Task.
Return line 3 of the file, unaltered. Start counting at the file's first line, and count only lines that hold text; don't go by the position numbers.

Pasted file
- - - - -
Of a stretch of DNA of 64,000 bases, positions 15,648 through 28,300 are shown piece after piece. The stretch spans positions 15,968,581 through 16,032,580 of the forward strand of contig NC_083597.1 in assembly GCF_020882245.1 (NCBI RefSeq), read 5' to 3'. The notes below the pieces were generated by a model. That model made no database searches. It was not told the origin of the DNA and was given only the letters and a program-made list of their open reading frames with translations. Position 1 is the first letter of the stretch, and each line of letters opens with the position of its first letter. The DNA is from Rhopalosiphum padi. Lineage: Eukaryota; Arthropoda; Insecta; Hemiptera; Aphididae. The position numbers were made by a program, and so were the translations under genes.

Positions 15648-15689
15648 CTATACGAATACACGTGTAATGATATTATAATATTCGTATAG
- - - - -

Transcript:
15648 CTATACGAATACACGTGTAATGATATTATAATATTCGTATAG